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Eight Sleep Hacks for Cold and Flu Season

In the midst of winter, as temperatures plummet, coughs and colds run rampant - and it seems as if everyone is currently run down. The present state of widespread illness prompted the Evening Standard to delve into the question: Why is everyone sick at present? as reported on 9th January. Similarly, Yahoo! Explored the topic in a news article titled Why do colds and viruses seem so bad at the moment?

Last winter, the Health Secretary, Steve Barclay, commented on “England’s worst flu season for a decade.” Hopes of dodging a rerun appear to be dashed by Australia’s recent flu season, the bell weather for the Northern Hemisphere.

In the UK, flu season typically runs from October right through to April, peaking after Christmas and New Year when people gather to celebrate. 

Amidst this seasonal health challenge, finding effective ways to sleep when under the weather becomes paramount.

Lack of sleep can affect our ability to fight off viruses, while coughs, congestion and other symptoms can keep us up at night and impede our recovery, making quality sleep simultaneously more important, but harder to get. 

In particular, dry, tickly coughs and blocked noses can disrupt our slumber, make breathing difficult, and are often exacerbated by a reclined position. 

Fever, chills, body pains, night sweats and general or specific aches, such as ear ache, can also add to the nightmare of trying to sleep off a bug. Certain viruses can make sleep more difficult too. For example, Covid is known to cause insomnia and worsen sleep disorders, both in the short and long term. 

With any infection, it’s worth resting as much as possible to help symptoms resolve more quickly and fully. Sleep tech firm Simba, has teamed up with sleep expert, Lisa Artis at The Sleep Charity, to find out the best ways to sleep soundly this winter.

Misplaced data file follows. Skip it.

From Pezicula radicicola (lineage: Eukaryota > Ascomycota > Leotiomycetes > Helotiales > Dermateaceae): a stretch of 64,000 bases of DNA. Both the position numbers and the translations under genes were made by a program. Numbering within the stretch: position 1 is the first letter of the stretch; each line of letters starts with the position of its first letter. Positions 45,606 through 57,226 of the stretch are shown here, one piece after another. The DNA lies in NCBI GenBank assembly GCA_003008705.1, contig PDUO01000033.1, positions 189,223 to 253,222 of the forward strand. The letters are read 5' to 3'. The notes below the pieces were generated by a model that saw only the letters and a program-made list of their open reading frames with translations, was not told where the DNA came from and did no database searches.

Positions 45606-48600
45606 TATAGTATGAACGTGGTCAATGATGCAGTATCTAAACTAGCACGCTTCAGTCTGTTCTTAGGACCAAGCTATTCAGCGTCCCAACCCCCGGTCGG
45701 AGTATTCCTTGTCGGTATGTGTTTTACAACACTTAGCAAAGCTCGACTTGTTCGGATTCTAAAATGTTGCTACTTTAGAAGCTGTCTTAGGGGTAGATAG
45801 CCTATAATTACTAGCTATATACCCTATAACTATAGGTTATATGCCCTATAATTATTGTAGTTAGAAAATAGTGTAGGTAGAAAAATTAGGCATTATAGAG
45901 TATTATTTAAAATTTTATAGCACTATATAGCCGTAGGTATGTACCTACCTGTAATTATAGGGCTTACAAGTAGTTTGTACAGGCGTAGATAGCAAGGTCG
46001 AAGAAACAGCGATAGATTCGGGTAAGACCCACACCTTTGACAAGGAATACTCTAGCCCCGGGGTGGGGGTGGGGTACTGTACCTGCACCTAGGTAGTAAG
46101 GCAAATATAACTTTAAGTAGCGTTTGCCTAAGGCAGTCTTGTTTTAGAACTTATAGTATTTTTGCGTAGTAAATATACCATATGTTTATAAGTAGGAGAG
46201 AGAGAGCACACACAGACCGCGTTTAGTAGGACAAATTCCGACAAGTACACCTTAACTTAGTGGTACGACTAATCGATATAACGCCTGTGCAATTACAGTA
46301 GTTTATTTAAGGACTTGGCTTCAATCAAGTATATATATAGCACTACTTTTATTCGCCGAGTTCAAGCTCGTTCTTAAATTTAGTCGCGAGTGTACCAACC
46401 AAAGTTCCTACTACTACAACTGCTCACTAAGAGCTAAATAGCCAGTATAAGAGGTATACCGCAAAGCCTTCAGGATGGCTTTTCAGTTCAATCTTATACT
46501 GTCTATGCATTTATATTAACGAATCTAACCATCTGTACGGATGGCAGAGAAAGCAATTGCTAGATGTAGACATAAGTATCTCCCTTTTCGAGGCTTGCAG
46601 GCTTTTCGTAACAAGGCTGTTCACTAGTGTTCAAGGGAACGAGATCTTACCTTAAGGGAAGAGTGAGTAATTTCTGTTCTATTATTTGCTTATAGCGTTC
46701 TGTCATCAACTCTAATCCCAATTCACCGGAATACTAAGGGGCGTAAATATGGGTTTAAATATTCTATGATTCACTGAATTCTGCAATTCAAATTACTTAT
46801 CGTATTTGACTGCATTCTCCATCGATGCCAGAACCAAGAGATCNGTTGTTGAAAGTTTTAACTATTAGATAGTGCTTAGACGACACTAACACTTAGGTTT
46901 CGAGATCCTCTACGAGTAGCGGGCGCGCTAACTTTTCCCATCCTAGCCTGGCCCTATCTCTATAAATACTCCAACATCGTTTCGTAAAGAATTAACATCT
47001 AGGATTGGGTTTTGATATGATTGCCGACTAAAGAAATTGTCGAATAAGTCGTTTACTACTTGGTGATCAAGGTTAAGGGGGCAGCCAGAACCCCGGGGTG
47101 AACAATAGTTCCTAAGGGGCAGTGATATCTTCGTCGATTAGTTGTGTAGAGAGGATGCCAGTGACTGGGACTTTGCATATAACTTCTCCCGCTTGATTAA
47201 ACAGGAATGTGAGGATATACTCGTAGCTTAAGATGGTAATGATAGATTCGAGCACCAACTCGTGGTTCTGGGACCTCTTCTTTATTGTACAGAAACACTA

“Sleep is an important part of illness prevention and recovery, as it supports the optimal function of our immune system,” explains Lisa Artis. 

“Good sleep hygiene is even more crucial when we are sick, which means keeping the bedroom at the right temperature and humidity, and reducing noise and light disturbances. ​​You may even find yourself needing to go to bed earlier than your usual bedtime. 

“Napping during the day - especially later in the afternoon - can interfere with our nocturnal rhythm, however, when we are ill, it’s important to get the rest we need. Taking to bed to relax can make a real difference to the way the body copes with a heavy cold or virus.”

Flip your regular sleep position


In moments of discomfort, even the smallest adjustments can make a significant difference in the quality of your sleep. Side sleeping is the most popular sleep position, especially for women, but it can lead to a blocked nose, ears and sinuses. Raised back sleeping - where the upper body is raised higher than the normal, flat sleeping position - is usually the best sleep position to manage head cold symptoms and chesty coughs. 

Steam through your bedtime routine 


Steam inhalations can be very effective at clearing airways and abating lower and upper respiratory infections. You can buy dedicated devices like facial spas and steam inhalers for this purpose, but it’s just as effective to fill a large bowl with freshly boiled water, add a few drops of eucalyptus oil, cover your head and the bowl with a towel, and take in long, deep breaths.